The Fresh Loaf

News & Information for Amateur Bakers and Artisan Bread Enthusiasts

Cleaning after baking

iratchka's picture
iratchka

Cleaning after baking

Hello! How do you clean your baking equipment? I am tired of throwing away sponges. The glutenous flour sticks to everything like crazy. I soak all containers and kitchen counter in water, but still....

Mini Oven's picture
Mini Oven

and those loose plastic balls of netting.  I save orange net bags and such and rinse with COLD water.  If they get gooey, just toss them away but they seem to stick around a long time for easy cleaning.  No soap or hot water until all the wet flour is removed.  

You can also clean off flour with a light dusting of dry flour first and rubbing your hands together over the trash bin.  Better there than down the drain.  If you have to use water, catch it into a large bowl or bucket and pitch into the compost pile.  

BGM's picture
BGM

Use cold water and get rid of all the flour and dough BEFORE adding hot water and soap.  Hot water sets the dough and makes a real mess.

Portus's picture
Portus

... has the inherent risk of clogging drains with sludge/dough balls; ask me!  So what I now do is dry them in the sun, scrape off the surplus and only then wash or rinse them in the sink with a brush and cold water.

jimbtv's picture
jimbtv

Early on I had the same problem. Everything was covered in dough including the hairs on the back of my hands. It was a painful and messy process trying to clean-up after a mix.

For me the key is to manage the mess on the front end and not the back end. What I mean is that I wet my hands before mixing a wet dough, dust my hands before handling drier dough, and made sure that all the dough that has collected in bowls and on scrapers is removed without water.

Scrapers make a big difference and I have 3 types - soft plastic, medium plastic and a metal bench knife. The soft scraper conforms to the shape of a bowl so it is easy to remove all the dough. When working with rectangular tubs I use the medium scraper, and when working on the bench I use both the medium scraper and bench knife. If the dough sticks to my scrapers I use one scraper to clean the other.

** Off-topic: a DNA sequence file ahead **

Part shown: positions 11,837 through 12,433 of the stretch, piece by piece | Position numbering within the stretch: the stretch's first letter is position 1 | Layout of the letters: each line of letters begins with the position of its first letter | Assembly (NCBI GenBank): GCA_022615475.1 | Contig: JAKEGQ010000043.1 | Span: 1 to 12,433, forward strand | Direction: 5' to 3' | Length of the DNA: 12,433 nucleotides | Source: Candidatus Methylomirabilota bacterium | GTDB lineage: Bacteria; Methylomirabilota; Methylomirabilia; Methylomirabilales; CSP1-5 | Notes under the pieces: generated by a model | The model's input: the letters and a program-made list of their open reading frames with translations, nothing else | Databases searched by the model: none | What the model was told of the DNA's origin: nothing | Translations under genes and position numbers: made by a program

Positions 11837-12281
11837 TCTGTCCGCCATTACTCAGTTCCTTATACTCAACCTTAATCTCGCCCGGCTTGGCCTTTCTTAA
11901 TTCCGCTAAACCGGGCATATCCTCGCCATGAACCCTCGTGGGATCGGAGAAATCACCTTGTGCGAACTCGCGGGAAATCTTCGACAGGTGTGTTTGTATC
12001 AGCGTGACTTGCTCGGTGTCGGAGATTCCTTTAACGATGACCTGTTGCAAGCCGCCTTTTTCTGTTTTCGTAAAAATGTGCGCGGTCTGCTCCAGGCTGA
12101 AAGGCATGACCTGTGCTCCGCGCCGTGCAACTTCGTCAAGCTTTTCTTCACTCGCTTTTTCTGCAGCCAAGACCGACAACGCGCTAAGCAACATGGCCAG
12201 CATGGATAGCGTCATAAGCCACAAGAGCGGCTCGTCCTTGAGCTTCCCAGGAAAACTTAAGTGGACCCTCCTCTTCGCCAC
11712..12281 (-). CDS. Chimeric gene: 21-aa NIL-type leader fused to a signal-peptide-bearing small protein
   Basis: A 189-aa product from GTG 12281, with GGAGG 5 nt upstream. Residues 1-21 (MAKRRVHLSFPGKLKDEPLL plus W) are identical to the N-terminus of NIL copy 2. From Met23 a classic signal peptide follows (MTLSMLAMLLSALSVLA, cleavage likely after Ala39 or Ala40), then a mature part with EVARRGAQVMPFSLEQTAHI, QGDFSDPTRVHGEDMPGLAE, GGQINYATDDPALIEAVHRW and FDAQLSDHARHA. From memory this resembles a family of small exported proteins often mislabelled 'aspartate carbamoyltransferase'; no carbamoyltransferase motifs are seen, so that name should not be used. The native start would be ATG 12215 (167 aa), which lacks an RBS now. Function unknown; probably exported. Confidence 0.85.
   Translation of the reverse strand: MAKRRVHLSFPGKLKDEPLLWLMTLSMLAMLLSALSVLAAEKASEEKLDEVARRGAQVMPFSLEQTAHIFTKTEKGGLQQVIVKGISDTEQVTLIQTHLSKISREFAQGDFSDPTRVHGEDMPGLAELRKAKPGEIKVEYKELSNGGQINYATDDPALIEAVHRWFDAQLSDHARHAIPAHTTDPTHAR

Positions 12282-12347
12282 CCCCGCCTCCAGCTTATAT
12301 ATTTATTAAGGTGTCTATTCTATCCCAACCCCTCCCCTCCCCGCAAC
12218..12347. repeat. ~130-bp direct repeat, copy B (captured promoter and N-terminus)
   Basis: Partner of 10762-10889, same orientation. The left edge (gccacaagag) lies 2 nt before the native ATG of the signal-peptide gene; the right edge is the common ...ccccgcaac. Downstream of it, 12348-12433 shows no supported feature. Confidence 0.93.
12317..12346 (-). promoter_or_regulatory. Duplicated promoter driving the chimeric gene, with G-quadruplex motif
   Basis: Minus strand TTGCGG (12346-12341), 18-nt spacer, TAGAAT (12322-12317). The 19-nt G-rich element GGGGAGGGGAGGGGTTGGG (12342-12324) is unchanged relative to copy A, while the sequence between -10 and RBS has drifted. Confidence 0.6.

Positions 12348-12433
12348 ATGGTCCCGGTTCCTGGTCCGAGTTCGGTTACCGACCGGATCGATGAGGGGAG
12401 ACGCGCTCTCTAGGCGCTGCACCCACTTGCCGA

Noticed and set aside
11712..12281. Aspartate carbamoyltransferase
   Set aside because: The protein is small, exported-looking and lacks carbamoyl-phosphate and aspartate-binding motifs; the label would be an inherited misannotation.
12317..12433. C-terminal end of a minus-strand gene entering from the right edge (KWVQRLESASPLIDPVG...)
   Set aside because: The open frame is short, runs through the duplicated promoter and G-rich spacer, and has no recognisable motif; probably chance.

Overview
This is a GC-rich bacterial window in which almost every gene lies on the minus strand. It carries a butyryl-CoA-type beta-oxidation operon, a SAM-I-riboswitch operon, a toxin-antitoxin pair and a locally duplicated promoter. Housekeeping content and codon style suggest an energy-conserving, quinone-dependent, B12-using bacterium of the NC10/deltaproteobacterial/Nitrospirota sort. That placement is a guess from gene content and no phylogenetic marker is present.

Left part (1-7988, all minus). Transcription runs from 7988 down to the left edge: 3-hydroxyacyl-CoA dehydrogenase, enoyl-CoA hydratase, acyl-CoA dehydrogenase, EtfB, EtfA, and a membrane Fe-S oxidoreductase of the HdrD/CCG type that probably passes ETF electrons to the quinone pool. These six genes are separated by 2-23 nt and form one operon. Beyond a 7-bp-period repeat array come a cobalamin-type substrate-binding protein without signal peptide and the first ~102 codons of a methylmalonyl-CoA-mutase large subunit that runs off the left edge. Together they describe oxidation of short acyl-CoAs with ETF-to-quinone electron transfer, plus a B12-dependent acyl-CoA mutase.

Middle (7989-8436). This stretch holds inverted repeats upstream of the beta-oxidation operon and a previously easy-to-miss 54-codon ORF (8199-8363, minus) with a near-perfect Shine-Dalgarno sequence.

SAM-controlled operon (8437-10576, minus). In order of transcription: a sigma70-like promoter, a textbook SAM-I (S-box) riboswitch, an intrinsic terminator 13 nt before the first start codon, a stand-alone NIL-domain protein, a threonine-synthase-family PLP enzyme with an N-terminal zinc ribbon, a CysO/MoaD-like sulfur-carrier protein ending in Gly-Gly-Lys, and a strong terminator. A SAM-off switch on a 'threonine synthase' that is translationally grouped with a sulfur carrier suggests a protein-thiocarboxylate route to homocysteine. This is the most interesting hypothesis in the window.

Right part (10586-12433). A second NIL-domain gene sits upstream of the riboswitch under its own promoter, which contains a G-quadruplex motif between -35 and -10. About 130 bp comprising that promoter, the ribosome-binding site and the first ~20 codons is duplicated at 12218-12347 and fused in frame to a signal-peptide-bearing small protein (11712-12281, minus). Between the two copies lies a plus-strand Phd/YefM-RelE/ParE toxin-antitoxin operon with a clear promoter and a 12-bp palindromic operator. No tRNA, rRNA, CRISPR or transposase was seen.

By the time my hands, containers and utensils reach the sink there is very little dough left to manage - maybe a few grams at most. I first use water and my soft scraper to remove any remaining dough and then wash the utensils with soap, water and a wash cloth. The cloth remains free of dough and I remove the small amount of remaining dough left in the sink strainer.

Another suggestion is not to rush to clean your bowls and utensils. Let them dry out and the remaining dough usually just flakes off.  I think another factor is experience. As I gained more experience I learned how to manage the dough more cleanly. Adequate dusting and short periods of contact make a big difference. 

Weizenbrot's picture
Weizenbrot

...that, when  soaking the bowls and utensils, add a little vinegar to the cleanup water. It cuts right through the sticky mess. A few tablespoons per quart is all you need.

AndyPanda's picture
AndyPanda

I keep a few plastic cards (expired credit cards, door key cards, grocery discount cards etc.) around and use them to scrape down the counter or anything else (cookie sheets, cast iron, sides of bowls). The plastic cards have an edge to scrape with but it's still soft enough it won't scratch surfaces.

For dough that is still sticky, a little flour and rub it into little balls and scrape that all into the trash.

Razor blade on granite counter will remove even the most stubborn, crusted on gunk.

Portus's picture
Portus

... type "cleaning the dough" into the search box. Ha!